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Here’s why this small-cap’s share price rise has stalled today

The share price of the UK’s largest car retailer Motorpoint (LSE: MOTR) fell heavily in trading this morning, despite the company announcing a positive, analyst-expectation-beating set of full-year numbers to the market. Is this a signal that the shares have run out of gas or merely a blip before resuming their onward charge? Let’s check those numbers.

Motoring ahead

Revenue popped 20.6% to £991.2m as the company attracted record levels of repeat customers to its sites — increasing to 26.2% from 25% the year before. Given that people tend to change cars irregularly, that’s rather impressive. The fact that more appear to be opting for nearly-new over new cars also helped pre-tax profit rise just under 71% to £20m over the year to the end of March.

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So, why the big fall? A lot of it could be due to a downgrade from broker Numis from ‘Buy’ to ‘Add’. While remaining positive on the stock, the broker stated that the shares have had a great run having climbed 75% in value in just 12 months. Based on adjusted basic earnings per share of 16.8p (up 32.3% from the previous year), Motorpoint’s shares were valued at a trailing price-to-earnings (P/E) of 15.5 before today. That’s high relative to industry peers.

Another reason could be management’s cautious — but actually eminently sensible — comments on the small-cap’s outlook. Despite being focused on expansion and gaining market share (Motorpoint opened its 12th site in April last year), CEO Mark Carpenter highlighted the company’s desire to remain “mindful of the wider economic and political climate“. With Brexit on the horizon, that’s no bad thing.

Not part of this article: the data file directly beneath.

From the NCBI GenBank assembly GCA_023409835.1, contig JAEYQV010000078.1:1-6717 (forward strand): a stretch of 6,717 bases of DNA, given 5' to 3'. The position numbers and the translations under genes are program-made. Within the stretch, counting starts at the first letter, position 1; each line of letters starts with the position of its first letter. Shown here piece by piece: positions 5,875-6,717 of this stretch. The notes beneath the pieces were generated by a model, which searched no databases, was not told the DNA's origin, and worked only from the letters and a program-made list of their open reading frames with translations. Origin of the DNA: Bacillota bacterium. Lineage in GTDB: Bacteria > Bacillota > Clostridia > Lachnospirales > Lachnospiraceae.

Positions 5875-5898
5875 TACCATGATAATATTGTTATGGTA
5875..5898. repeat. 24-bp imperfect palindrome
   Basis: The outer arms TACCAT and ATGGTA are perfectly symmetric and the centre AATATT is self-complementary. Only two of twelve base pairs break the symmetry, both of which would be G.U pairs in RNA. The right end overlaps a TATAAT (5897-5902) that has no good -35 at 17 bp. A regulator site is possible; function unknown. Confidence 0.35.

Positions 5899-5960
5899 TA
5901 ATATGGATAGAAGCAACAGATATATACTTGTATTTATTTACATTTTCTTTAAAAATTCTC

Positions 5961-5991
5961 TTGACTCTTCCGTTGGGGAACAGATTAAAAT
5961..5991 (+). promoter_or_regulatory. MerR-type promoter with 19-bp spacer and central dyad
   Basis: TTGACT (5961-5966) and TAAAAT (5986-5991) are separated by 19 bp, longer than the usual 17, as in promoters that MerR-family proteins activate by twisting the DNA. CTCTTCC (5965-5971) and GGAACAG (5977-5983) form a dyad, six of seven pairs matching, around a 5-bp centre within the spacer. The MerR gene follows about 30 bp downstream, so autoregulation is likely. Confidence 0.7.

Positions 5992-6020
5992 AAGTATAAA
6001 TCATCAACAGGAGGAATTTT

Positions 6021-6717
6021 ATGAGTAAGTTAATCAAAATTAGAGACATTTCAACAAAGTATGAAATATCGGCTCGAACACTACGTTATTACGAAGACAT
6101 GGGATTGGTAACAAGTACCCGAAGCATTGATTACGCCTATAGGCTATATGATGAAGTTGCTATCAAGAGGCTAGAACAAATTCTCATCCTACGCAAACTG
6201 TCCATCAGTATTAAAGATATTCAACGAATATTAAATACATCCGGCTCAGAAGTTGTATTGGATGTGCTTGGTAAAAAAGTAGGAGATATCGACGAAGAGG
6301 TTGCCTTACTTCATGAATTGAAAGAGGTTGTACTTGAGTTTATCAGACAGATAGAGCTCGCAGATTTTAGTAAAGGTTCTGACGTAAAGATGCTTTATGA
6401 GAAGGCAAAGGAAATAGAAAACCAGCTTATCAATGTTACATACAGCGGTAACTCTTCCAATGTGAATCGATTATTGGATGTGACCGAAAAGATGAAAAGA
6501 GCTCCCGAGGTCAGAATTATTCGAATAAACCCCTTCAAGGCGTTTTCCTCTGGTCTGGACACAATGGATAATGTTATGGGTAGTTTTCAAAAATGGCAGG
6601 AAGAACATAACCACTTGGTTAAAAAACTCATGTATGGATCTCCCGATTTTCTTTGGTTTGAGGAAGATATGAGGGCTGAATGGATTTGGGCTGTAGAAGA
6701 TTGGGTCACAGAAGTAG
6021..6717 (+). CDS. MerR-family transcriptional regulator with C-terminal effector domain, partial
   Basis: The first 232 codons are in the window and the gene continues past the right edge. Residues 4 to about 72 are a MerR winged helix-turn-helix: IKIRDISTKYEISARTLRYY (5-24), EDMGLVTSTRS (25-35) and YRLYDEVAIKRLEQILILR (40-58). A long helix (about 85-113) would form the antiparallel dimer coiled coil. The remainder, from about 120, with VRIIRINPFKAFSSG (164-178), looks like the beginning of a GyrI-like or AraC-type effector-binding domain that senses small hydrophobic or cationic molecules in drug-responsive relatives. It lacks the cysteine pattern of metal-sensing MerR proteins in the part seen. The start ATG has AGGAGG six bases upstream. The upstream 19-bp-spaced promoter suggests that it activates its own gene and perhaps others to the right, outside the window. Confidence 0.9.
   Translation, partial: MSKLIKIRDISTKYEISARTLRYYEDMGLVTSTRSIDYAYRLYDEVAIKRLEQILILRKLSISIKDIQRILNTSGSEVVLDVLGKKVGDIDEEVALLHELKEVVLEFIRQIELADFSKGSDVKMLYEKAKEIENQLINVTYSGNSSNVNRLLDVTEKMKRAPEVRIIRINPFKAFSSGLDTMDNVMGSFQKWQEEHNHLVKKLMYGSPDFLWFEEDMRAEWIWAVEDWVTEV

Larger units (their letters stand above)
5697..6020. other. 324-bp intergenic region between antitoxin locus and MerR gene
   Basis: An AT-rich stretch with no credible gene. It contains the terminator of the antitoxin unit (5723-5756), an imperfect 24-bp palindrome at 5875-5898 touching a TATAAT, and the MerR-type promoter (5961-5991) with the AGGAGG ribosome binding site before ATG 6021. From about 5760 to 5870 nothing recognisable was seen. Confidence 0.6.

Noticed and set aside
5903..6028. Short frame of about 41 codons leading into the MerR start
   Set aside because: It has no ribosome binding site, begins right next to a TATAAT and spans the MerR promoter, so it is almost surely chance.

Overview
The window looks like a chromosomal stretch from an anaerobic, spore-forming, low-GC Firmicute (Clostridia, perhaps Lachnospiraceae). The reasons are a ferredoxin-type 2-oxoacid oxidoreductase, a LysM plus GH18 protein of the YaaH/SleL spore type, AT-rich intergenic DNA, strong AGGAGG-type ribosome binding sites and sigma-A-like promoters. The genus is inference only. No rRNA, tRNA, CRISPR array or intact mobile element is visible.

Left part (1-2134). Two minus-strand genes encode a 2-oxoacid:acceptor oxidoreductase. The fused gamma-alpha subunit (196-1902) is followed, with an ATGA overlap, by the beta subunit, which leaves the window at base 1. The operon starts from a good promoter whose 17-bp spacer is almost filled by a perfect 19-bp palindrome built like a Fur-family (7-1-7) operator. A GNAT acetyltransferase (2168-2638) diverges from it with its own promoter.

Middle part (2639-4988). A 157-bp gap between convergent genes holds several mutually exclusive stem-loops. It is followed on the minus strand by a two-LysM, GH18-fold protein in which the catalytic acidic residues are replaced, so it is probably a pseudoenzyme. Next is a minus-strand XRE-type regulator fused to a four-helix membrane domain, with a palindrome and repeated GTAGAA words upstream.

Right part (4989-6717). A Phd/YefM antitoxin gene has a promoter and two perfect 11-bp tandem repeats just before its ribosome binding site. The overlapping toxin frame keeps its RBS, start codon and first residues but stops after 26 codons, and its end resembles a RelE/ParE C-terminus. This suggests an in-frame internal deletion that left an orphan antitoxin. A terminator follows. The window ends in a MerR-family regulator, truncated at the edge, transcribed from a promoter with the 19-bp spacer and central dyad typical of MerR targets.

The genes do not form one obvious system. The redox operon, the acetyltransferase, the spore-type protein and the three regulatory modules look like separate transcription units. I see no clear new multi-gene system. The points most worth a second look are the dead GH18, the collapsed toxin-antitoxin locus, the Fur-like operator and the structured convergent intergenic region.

While the upside may be more limited going forward, it’s hard to deny that the firm looks in rude health. The company boasts consistently decent returns on the money its invests, even if margins in this sort of business are naturally rather low. Cash flow more than doubled in the last year from £7.4m to £20.2m. And while this year’s total dividend of 6.6p equates to a fairly average trailing yield of 2.7% (taking into account today’s share price fall) — the 57% rise on 2016/17’s payout is certainly indicative of a company reaching for a higher gear.

A less risky alternative?

Given the level of competition in the industry, those put off by relatively frothy valuations in some car retailers may prefer to invest in automotive marketplace Auto Trader (LSE: AUTO).

Shares in the £4bn cap FTSE 250 constituent have been on sparkling form over the last few days after the company announced a reassuring set of numbers to the market. In brief, revenue moved 7% higher to £330.1m in the 12 months to the end of March with pre-tax profit climbing 10% to £210.8m.

These positive figures were largely the result of retailers and manufacturers taking advantage of new products launched by the Manchester-based business in the last year. Its Dealer Finance product, for example, is proving popular and 69% of those eligible are electing to pay for it.

While the aforementioned economic uncertainty is likely to continue impacting on the number of private listings on the company’s site, trading in the new financial year appears fine, with the company stating that it was “confident of meeting its growth expectations for the year“.

Taking into account its huge market share, declining debt levels and sky-high returns on sales, Autotrader still looks worthy of investment at 21 times earnings. 

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Paul Summers has no position in any of the shares mentioned. The Motley Fool UK has recommended Auto Trader. Views expressed on the companies mentioned in this article are those of the writer and therefore may differ from the official recommendations we make in our subscription services such as Share Advisor, Hidden Winners and Pro. Here at The Motley Fool we believe that considering a diverse range of insights makes us better investors.